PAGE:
“The condition of the North Korean leader is the domestic affair of North Korea, and we don’t comment on that,” Chinese Foreign Ministry spokesman Hong Lei told reporters yesterday in Beijing. “China and North Korea have maintained friendly exchanges at various levels.”
“Nothing yet indicates there’s a big problem with Kim Jong Un’s absolute power,” Kim Jung Bong, who served in South Korea’s National Intelligence Service and now teaches political science at Hanzhong University, said by phone. “He probably had ankle surgery, and if he doesn’t show up, that means he’s still recovering.”
The U.S., South Korea and even China, which has been North Korea’s biggest benefactor, monitor military activity in the country for indications of political instability such as a coup or an assassination. U.S. and South Korean defense officials say they haven’t seen abnormal or noticeable changes by the Korean People’s Army to back such scenarios.
Kim, believed to be about 30, is the subject of intense scrutiny because he exerts dynastic control over 1.2 million troops and a nuclear arms program. He has spent his time in power purging senior officials and installing loyalists to top positions.
“At least in the short term, no major problems will shake the stability of the North Korean regime,” Cheong from the Sejong Institute said. “On top of a monarchical political culture that justifies the third-generation succession, Kim Jong Un has replaced core officials with his confidants and removed anyone who’s not loyal to him since Kim Jong Il’s death.”
Speculation over who is in control escalated last week when Hwang, the top political officer in the North’s military, and two other officials made a surprise visit to the South for talks that ended in a pledge to improve ties. South Korea’s Unification Minister Ryoo Kihl Jae said on KBS Television on Oct. 5 that Kim Yang Gon, the North’s top policymaker on ties with the South, told him during the visit there was “no problem at all” with the leader’s health.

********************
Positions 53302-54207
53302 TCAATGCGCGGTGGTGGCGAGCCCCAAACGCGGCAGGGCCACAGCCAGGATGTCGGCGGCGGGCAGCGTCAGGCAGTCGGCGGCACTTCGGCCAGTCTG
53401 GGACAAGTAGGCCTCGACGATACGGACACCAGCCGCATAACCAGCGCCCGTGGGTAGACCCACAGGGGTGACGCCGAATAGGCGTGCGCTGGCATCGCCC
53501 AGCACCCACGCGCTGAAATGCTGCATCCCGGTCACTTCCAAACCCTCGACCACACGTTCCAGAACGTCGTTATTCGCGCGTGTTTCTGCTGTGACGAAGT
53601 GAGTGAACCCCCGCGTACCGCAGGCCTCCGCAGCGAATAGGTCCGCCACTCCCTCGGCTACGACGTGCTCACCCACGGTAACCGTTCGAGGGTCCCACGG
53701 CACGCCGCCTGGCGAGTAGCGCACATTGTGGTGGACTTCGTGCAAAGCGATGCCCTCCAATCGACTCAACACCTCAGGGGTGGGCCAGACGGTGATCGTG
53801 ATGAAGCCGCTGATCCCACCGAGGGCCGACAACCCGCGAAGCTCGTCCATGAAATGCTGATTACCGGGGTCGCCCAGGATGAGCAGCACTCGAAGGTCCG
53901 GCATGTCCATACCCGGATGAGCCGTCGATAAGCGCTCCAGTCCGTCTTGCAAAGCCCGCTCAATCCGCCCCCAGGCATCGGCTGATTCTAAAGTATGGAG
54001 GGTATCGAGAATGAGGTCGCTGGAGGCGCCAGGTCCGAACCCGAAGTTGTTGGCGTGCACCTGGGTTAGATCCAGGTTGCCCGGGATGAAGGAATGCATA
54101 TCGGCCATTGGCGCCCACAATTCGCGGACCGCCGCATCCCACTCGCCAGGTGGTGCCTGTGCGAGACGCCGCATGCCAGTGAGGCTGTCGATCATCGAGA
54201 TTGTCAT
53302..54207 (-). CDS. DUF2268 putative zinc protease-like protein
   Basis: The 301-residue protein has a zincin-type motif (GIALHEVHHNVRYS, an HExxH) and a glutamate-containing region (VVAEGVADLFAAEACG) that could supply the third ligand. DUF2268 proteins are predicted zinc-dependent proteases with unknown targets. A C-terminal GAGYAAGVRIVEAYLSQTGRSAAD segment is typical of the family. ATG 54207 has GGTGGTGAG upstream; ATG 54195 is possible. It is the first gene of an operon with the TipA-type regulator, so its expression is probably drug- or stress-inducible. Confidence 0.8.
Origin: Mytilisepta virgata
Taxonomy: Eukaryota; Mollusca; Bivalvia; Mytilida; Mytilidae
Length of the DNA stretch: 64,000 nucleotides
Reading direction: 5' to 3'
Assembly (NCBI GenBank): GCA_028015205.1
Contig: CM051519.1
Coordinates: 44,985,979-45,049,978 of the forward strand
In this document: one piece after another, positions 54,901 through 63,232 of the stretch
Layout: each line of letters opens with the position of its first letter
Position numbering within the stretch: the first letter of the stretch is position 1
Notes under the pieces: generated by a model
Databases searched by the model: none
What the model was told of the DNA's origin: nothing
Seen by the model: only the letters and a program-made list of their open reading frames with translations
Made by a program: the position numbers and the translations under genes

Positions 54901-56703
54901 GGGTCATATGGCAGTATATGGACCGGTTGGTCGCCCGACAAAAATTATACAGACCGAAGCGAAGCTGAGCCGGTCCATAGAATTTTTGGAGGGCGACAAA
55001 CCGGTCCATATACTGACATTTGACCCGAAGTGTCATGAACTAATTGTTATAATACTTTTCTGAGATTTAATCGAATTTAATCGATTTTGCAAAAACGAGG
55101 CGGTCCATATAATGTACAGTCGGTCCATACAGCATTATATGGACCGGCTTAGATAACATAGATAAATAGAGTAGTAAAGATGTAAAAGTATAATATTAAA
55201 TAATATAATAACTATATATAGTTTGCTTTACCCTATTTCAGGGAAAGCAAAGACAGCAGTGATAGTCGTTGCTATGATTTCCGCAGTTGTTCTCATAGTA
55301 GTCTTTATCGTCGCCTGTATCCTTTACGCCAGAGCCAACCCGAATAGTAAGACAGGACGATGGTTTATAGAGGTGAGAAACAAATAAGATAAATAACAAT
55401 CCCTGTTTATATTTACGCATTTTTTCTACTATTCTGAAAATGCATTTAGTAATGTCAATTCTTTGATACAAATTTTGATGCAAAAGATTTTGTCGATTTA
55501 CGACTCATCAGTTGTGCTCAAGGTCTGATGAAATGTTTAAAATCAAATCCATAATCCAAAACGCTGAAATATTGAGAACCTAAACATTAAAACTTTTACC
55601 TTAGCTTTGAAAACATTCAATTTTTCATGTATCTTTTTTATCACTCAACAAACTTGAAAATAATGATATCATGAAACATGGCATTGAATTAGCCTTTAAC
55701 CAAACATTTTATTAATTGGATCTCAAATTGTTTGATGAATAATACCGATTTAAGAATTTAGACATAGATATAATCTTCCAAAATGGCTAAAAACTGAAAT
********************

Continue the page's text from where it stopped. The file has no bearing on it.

Most attempts at insight on North Korea are made by defectors or nongovernmental rights organizations that maintain contact with North Koreans through illegal mobile phones or USB drives that are smuggled across the Chinese border.
Their reports can be highly unreliable, said Kim from Hanzhong University. He cited a rumor last month that a coup led by North Korean military officer Jo Myong Rok toppled Kim. Jo has been dead since 2010.
Still, defectors have broken some of the most important news about North Korea in recent decades, such as the great famine in the 1990s that killed an estimated 2 million people and the botched 2009 currency overhaul that sent the North Korean won plunging 96 percent.
Should young Kim die suddenly, the stakes are high because there is no clear path of succession. There’s been no mention in state media of the young Kim and his wife Ri having children. That raises the prospect of powerful figures in the military taking over and struggling to claim the divine right of leadership that the Kim dynasty has cultivated.
The young Kim consolidated his grip on power by purging senior officials, including the removal in July 2012 of Chief of the General Staff Ri Yong Ho, who guided him in the succession process. In December, Kim removed his uncle and de facto deputy, Jang Song Thaek, on charges of factionalism and graft, and then had him executed.
“With all of the purges of hundreds of officials in the last several years, really there is no sense as to who the next leader would be if there is a sudden departure by Kim,” said Bruce Klingner, a senior research fellow at the Heritage Foundation, a Washington-based policy research group.
“No one knows who would get the golden ring of power.”